Methods

Study Design and catchment areas

This study is part of the 10/66 Dementia Research Group's multi-site international programme on dementia and ageing in low and middle income countries. The full study protocol and procedures are available in an open access online publication [20] From January 2004 to April 2005 we carried out one-phase cross-sectional surveys of all older people (aged 65 years and over) residing in two defined catchment areas: the urban district of Xicheng in the centre of Beijing, close to Tiananmen Square and the 14 villages of Daxing, a rural district 40 kilometres away. In China, rural regions are divided into four classes mainly according to income level, with Class I being the richest and Class IV the poorest [21] - Daxing in common with other rural areas of Beijing is classified under Class I. Participants were identified by means of door-knocking and no exclusion criteria were applied. Sample sizes of 1,000 would allow an estimation of a typical 4.5% dementia prevalence with a standard error of 1.2%. Community doctors administered the interviews, lasting two to three hours, in participants' homes. Informed consent was obtained from informants and participants. The institutional review boards of the Institute of Psychiatry, King's College London and the Institute of Mental Health, Peking University approved the project.

Measures

The 10/66 protocol comprises questionnaires on participants' sociodemographic characteristics, health status, risk factor exposures and health service use. A physical examination was carried out and an informant interview administered for information on care arrangements, and caregiver practical, psychological and economic strain. All measures and assessments of the 10/66 protocol are described in detail elsewhere, [20] only those relevant for the purposes of this analysis are described here:

1) Sociodemographic characteristics: gender, age, education, marital status, household living circumstances, sources of income (pension and family support), number of household assets

2) Health Status:

a. Chronic disease diagnoses established through structured clinical interviewing and or physical examination. Dementia - all those who on the basis of cognitive testing, clinical and informant interview met either or both of the cross-culturally validated 10/66 dementia [22] or DSM IV dementia criteria [23]. Depression - ICD-10 depressive episodes, ascertained using the Geriatric Mental State structured clinical interview [24]. Self-reported stroke, ischemic heart disease and diabetes ("have you ever been told by a doctor that you had a stroke/heart attack/angina/diabetes?"). Chronic obstructive pulmonary disease, defined as reporting a chronic cough with production of sputum for three or more months. Hypertension - all those with self-reported hypertension ("have you ever been told by a doctor that you have high blood pressure?") and/or a blood pressure measurement meeting the European Society of Hypertension criteria [25]. (systolic blood pressure > = 140 mm Hg and/or diastolic blood pressure > = 95 mm Hg) were considered to have hypertension. Those with self-reported hypertension were considered to be detected. Those with self-reported hypertension but not meeting ESH criteria were considered to be controlled. Those with self-reported treatment ("Were you started on treatment?") were considered to be treated.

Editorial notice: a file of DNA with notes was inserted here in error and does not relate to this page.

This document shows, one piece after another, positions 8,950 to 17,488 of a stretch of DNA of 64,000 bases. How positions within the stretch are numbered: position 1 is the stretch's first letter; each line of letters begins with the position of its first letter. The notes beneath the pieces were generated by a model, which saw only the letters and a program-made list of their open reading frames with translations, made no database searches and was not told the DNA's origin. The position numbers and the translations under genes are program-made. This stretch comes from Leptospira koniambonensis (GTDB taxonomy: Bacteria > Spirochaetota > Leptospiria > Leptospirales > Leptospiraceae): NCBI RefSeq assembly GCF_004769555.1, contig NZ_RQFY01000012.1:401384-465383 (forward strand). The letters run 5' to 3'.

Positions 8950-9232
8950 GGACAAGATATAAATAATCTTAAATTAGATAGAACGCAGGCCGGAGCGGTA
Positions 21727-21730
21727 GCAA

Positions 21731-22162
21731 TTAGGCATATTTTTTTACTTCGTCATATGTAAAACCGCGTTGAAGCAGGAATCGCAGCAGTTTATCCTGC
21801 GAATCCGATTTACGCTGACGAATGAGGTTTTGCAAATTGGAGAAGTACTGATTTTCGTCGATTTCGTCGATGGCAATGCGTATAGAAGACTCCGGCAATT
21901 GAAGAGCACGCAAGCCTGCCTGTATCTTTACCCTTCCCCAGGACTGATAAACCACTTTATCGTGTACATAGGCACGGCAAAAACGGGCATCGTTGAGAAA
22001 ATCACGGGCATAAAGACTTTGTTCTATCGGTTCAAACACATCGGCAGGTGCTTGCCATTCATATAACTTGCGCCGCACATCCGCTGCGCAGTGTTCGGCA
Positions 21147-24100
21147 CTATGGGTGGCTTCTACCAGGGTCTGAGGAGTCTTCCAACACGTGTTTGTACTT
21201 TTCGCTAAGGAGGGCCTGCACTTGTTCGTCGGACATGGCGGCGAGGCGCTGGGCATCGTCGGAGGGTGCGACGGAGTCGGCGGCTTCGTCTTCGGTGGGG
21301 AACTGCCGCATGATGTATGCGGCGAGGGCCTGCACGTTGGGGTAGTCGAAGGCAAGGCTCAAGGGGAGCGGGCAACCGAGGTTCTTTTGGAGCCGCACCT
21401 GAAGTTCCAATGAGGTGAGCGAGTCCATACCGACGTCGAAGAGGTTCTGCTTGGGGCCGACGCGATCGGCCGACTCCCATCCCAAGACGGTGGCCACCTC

b. Physical impairments - self-reported: arthritis or rheumatism; eyesight problems; hearing difficulties or deafness; persistent cough; breathlessness, difficulty breathing or asthma; heart trouble or angina; stomach or intestine problems; faints or blackouts; paralysis, weakness or loss of one leg or arm; skin disorders [26]. Each impairment was rated if it interfered with activities 'a little' or 'a lot'.

c. Disability - measured using the 12 item World Health Organization Disability Assessment Schedule (WHODAS II., developed by WHO for cross-cultural research [27])

d. Risk Factors: Smoking ("ever smoked", "current smoker", "life-time smoking"), hazardous alcohol use ("ever been a heavy drinker" currently and before the age of 60), physical activity ("have you walked at least 0.5 Km in the last month?"), obesity (direct waist circumference in cm and meets waist circumference criteria for metabolic syndrome)